I bought Fundsmith Equity last June. Should I have bought Nvidia stock instead?

The world is full of investors who really, really wish they’d bought Nvidia stock last summer. Harvey Jones is pretending he’s not one of them.

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FundSmith Equity is the UK’s most popular investment fund among Stocks and Shares ISA investors, and with good reason. It’s returned a stunning 596% since launch in November 2010, against 343% for the MSCI World Index.

Yet lately, there have been mutterings. Instead of thrashing its benchmark, Terry Smith’s flagship vehicle has trailed. 

Over the last five years, MSCI World returned 82.5%. Fundsmith Equity trailed with 73%. Over 12 months, MSCI delivered 19.6%. Smith managed 16.9%. Has he lost his touch?

Yesterday’s man? I don’t think so

There’s nothing shameful about Fundsmith’s figures. It still beat four out of five actively managed funds, according to AJ Bell. But he’s not shooting the lights out either, and that’s what made his reputation.

I bought Fundsmith Equity on 16 June last year. I saw it as a way of giving my new Self-Invested Personal Pension (SIPP) broad-based US exposure. The fund is up 12.95% since, so I’m not complaining. There were already signs of slippage, but I decided that’s because Fundsmith is only around 10% invested in tech stocks, while the Magnificent Seven mega-caps alone make up 20% of MSCI World.

Was I too cautious though? When investing in the UK, I don’t buy actively managed funds but individual FTSE 100 stocks. So why I didn’t I go the whole hog and buy Nvidia (NASDAQ: NVDA) instead? The AI chip-maker was shooting the lights out at the time, and has done so ever since.

On 16 June, its shares traded at $426. As I write, they’re at $840. That’s a rise of 97.1%, more than seven times as much as Terry Smith gave me.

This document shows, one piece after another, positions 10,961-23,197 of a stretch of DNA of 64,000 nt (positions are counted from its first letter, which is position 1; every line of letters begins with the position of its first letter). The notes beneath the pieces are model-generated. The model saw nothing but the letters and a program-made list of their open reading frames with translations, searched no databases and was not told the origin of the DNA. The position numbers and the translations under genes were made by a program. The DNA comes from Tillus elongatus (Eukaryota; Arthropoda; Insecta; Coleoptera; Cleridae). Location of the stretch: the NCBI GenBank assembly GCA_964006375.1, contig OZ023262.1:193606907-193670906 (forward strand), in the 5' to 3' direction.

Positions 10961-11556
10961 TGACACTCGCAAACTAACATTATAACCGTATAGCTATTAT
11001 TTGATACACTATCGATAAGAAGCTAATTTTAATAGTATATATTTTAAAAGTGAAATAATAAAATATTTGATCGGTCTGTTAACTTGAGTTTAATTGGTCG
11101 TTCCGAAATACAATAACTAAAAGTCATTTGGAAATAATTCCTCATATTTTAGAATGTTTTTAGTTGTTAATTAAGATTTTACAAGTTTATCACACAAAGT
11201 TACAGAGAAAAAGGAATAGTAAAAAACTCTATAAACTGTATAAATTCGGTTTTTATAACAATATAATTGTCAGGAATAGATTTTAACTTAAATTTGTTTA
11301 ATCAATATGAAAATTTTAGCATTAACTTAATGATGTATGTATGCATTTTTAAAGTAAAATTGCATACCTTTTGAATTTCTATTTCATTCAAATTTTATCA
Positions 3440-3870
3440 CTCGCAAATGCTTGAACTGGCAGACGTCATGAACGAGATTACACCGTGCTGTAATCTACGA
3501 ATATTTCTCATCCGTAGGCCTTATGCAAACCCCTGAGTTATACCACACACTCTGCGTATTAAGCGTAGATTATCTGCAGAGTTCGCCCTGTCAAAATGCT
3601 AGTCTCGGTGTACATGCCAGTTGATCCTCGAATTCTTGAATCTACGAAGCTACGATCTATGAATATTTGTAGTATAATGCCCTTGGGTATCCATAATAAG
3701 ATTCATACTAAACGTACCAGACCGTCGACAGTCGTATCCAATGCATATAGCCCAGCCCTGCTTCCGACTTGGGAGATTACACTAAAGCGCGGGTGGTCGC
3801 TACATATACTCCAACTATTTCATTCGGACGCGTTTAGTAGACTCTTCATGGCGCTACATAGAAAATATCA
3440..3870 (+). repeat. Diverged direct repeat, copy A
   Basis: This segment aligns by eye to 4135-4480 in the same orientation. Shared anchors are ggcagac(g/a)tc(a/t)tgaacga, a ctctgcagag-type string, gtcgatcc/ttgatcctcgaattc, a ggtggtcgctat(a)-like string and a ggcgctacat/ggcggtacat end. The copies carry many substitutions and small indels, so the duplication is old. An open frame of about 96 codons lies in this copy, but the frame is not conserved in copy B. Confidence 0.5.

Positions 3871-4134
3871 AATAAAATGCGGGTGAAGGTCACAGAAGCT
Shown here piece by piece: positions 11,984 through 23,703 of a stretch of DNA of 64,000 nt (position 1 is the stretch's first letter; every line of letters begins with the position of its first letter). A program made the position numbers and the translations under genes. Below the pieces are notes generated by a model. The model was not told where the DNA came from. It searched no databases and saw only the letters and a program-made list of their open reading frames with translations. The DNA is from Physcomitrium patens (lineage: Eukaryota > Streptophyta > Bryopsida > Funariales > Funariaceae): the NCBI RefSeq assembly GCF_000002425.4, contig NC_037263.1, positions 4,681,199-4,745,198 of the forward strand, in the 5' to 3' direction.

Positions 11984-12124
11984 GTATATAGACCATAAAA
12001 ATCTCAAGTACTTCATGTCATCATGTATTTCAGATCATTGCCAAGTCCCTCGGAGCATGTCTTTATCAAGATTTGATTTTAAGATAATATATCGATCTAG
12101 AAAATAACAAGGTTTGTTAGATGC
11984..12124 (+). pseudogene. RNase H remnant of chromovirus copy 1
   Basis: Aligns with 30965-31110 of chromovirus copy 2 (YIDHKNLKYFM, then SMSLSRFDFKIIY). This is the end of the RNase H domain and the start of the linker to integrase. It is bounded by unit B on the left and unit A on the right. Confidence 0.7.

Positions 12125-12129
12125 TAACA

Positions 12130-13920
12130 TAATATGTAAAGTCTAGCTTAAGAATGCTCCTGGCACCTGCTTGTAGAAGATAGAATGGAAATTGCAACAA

I’m being daft. Comparing an investment fund, no matter how good, with a cherry-picked, world-beating growth stock is hardly a fair fight. However, Nvidia’s record-breaking run, which saw the company add $272bn to its value in a single day on 22 February, has taught me something.

Tech stocks may have peaked

Ever since I got my fingers burned in the dotcom bubble, I’ve avoided momentum stocks like the plague. I decided the moment I bought them, sod’s law would strike and they’d crash. Nvidia, I felt, was being driven by artificial intelligence (AI) hype that was overdone. But with Q4 revenues up 265% year-over-year, there’s substance here.

Nvidia’s shares had almost tripled in the six months prior to me deciding the rally had gone too far. That didn’t stop them doubling again. Lesson learned. Don’t fear momentum. Embrace it.

I don’t regret buying Fundsmith. It’s delivered a compound return of 11.6% a year for the last five years, when Smith supposedly did badly. Over the long run, it might even beat Nvidia. Who knows?

Naturally, I wish I’d bought Nvidia last June, but that ship’s sailed. It’s now a $2trn company trading at 70 times earnings. It’s gone too far, too fast. I think the US mega-cap mania has run its course, for now.

If I’m right and the share price dips, I’ll pounce. If I’m wrong, I’ll try not to beat myself up about it. I’ve already done enough of that.

Should you invest, the value of your investment may rise or fall and your capital is at risk. Before investing, your individual circumstances should be assessed. Consider taking independent financial advice.

Harvey Jones has no position in any of the shares mentioned. The Motley Fool UK has recommended Nvidia. Views expressed on the companies mentioned in this article are those of the writer and therefore may differ from the official recommendations we make in our subscription services such as Share Advisor, Hidden Winners and Pro. Here at The Motley Fool we believe that considering a diverse range of insights makes us better investors.

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